Oil fell in New York, heading for a second weekly drop, on concern that Europe’s debt crisis will worsen and curb fuel demand as global crude supplies increase.
Futures slipped as much as 1.4 percent, retreating for the seventh time in eight days. OPEC is producing 8.3 percent more crude than it considers necessary this quarter, data released yesterday by the Vienna-based group showed. The International Energy Agency said today global oil markets are “marginally tighter” and predicted that geopolitical risks to crude supply will keep prices high.
“The recent correction is to do with the broader risk-off mode,” said Harry Tchilinguirian, head of commodity-markets strategy at BNP Paribas SA in London. “We had been building up to a correction as a result of higher OPEC supply and a whole string of crude inventory gains in the U.S. But fundamentals are sufficient to maintain the price above $95.”
Crude for June delivery fell as much as $1.34 to $95.74 a barrel in electronic trading on the New York Mercantile Exchange, and was at $96.15 at 12:49 p.m. London time. The contract rose 27 cents to $97.08 yesterday. Prices are 2.4 percent lower this week and down 2.8 percent this year.
Brent oil for June settlement slipped 78 cents, or 0.7 percent, to $111.95 a barrel on the London-based ICE Futures Europe exchange. The European benchmark contract’s premium to West Texas Intermediate was at $15.80, compared with $15.65 yesterday.
The IEA made a “modest” 80,000 barrel-a-day increase to estimates for oil consumption in 2012 following more positive economic growth projections by the International Monetary Fund, and trimmed its assessment for supplies from outside OPEC.
Still, inventories are above their five-year average for the first time in a year. The impact of sanctions on Iran is “near the top” of threats to crude shipments, the Paris-based agency said today in its monthly oil market report.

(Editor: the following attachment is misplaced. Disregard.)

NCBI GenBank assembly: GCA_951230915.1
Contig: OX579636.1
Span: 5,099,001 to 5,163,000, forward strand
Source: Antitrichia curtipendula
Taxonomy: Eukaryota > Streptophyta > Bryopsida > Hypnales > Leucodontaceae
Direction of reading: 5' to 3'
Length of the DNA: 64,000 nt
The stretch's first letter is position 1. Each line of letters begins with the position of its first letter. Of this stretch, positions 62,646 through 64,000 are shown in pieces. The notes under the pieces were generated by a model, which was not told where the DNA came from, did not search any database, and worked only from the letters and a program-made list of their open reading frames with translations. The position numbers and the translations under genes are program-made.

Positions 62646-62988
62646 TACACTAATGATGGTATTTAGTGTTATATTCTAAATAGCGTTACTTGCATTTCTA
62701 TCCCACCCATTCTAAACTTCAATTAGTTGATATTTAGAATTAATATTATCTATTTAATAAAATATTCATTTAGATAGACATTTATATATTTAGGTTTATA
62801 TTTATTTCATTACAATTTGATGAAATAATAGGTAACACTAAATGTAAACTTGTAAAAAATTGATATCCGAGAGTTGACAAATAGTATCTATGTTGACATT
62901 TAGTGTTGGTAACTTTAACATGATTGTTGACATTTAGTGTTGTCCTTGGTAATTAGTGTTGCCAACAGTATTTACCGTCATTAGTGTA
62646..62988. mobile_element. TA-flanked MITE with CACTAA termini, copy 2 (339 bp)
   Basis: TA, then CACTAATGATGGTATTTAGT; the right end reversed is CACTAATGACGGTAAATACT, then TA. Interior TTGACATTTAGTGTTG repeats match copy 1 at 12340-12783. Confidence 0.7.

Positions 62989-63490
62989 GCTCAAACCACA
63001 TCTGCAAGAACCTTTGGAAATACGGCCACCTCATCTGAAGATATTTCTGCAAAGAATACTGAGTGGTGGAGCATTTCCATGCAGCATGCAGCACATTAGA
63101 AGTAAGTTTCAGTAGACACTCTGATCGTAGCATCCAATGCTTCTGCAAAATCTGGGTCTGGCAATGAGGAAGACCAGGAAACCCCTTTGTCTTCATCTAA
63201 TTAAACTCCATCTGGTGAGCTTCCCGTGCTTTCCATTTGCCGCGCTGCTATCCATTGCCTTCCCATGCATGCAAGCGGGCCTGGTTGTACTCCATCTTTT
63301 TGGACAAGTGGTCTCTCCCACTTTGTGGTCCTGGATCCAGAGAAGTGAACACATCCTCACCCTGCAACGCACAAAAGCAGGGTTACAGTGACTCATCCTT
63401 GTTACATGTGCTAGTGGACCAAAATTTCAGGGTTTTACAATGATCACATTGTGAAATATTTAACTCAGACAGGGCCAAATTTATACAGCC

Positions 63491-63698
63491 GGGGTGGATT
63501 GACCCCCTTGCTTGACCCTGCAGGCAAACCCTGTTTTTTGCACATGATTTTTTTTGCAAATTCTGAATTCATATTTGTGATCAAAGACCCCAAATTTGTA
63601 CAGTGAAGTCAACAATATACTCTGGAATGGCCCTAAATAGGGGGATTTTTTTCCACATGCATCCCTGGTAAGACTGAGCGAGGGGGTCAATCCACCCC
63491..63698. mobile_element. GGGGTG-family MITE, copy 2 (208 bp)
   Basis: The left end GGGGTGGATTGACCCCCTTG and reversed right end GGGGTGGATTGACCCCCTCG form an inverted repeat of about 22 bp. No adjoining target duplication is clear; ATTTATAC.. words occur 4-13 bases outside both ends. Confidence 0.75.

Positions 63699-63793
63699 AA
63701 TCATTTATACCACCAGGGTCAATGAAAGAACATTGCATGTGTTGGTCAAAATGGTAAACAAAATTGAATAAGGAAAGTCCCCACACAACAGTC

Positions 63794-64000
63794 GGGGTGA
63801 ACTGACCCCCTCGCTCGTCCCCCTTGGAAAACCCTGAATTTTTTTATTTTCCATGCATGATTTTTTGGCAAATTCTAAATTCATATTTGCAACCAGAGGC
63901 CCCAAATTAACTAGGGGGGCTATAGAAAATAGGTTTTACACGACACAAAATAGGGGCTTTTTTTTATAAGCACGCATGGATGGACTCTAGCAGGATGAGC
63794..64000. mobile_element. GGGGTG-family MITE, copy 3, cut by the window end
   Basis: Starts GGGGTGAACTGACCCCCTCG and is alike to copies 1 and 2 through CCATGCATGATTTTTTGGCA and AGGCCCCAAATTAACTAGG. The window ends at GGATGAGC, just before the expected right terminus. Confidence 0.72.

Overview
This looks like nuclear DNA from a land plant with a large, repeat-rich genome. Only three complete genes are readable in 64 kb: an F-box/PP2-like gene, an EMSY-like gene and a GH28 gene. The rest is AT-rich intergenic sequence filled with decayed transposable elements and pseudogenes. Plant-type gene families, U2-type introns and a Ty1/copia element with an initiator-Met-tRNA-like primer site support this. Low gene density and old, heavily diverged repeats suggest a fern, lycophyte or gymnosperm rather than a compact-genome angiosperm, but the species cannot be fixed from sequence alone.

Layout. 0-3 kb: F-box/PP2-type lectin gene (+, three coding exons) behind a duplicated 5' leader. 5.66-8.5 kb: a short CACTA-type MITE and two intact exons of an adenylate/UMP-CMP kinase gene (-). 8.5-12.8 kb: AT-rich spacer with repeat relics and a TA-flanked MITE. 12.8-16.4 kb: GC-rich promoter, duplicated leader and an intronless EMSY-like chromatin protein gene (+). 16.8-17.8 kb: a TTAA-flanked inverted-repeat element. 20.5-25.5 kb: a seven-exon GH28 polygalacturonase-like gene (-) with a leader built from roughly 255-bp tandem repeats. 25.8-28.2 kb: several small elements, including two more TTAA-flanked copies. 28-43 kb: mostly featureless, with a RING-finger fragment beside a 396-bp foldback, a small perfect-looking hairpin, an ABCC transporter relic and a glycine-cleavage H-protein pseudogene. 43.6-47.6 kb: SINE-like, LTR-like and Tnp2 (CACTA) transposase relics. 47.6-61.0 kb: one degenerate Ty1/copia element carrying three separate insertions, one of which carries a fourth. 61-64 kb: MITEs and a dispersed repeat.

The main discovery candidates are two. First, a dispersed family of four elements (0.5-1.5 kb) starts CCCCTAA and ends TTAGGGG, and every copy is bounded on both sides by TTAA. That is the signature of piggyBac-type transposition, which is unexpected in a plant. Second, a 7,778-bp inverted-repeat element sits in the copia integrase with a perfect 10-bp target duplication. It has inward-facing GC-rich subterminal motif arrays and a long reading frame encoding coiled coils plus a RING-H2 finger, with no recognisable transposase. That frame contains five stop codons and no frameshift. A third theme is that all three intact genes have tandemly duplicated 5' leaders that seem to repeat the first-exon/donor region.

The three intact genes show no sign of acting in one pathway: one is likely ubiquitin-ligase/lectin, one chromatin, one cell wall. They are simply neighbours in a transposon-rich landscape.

Oil may extend declines next week amid rising U.S. stockpiles and concern the crisis in Europe will spread, threatening the global economic recovery. Eleven of 23 analysts, or 48 percent, in a Bloomberg survey forecast oil will drop through May 18. Nine respondents, or 39 percent, predicted prices will be little changed and three estimated there will be a gain.
“The outlook remains mixed to negative and I think that’s the state of play for a little while,” said Jonathan Barratt, chief executive of Barratt’s Bulletin, a commodity-markets newsletter in Sydney. “The optimism we had at the end of 2011 that created a firm footing for a lot of commodities has slowly eroded. We still continue to see inventory builds.”
U.S. crude stockpiles rose 3.7 million barrels last week to 379.5 million, the highest level since 1990, Energy Department data showed May 9. Total fuel demand averaged over the four weeks ended May 4 fell 0.5 percent to 18.7 million barrels a day, down 0.8 percent from a year earlier.
Greece has been unable to form a government since May 6 elections, raising the possibility that another vote will have to be held as early as next month. Spain’s government took control of the nation’s fourth-biggest lender this week as it starts its fourth bank cleanup in three years.
Iraq, seeking to more than double oil output by 2015, is poised to overtake Iran as the Organization of Petroleum Exporting Countries’ second-largest producer by the end of the year as sanctions hobble crude production in its Persian Gulf neighbor. Iraq produced 3.03 million barrels a day in April, 7.7 percent more than in March, while Iranian output fell to 3.2 million a day, according to OPEC’s monthly report yesterday.
OPEC, responsible for 40 percent of global oil supplies, bolstered production by 320,000 barrels a day in April to 31.62 million, it said in its report. Saudi Arabia, the world’s largest oil exporter, increased supply by 56,500 barrels a day to 9.9 million, according to OPEC, whose estimates are based on secondary sources including analysts and news agencies.
The group will cut shipments by 1.8 percent this month as refiners in Asia conduct seasonal maintenance, according to Oil Movements. OPEC will export 23.96 million barrels a day in the four weeks to May 26, compared with 24.39 million in the period to April 28, the tanker-tracker yesterday in a report. The data exclude shipments by Angola and Ecuador.
China cut its oil processing to the lowest level in six months in April amid refinery maintenance and slowing fuel demand. Refining fell to 9.03 million barrels a day last month, the least since October, according to Bloomberg calculations from a statement by the National Bureau of Statistics in Beijing today.
Oil in New York has technical support along its 200-day moving average, about $96.27 a barrel today, according to data compiled by Bloomberg. Futures have traded lower than this indicator every day this week without settling below it. Crude’s 14-day relative strength index is at 29.6, the lowest since August. A reading below 30 signals prices have fallen too quickly and further losses may not be sustained.
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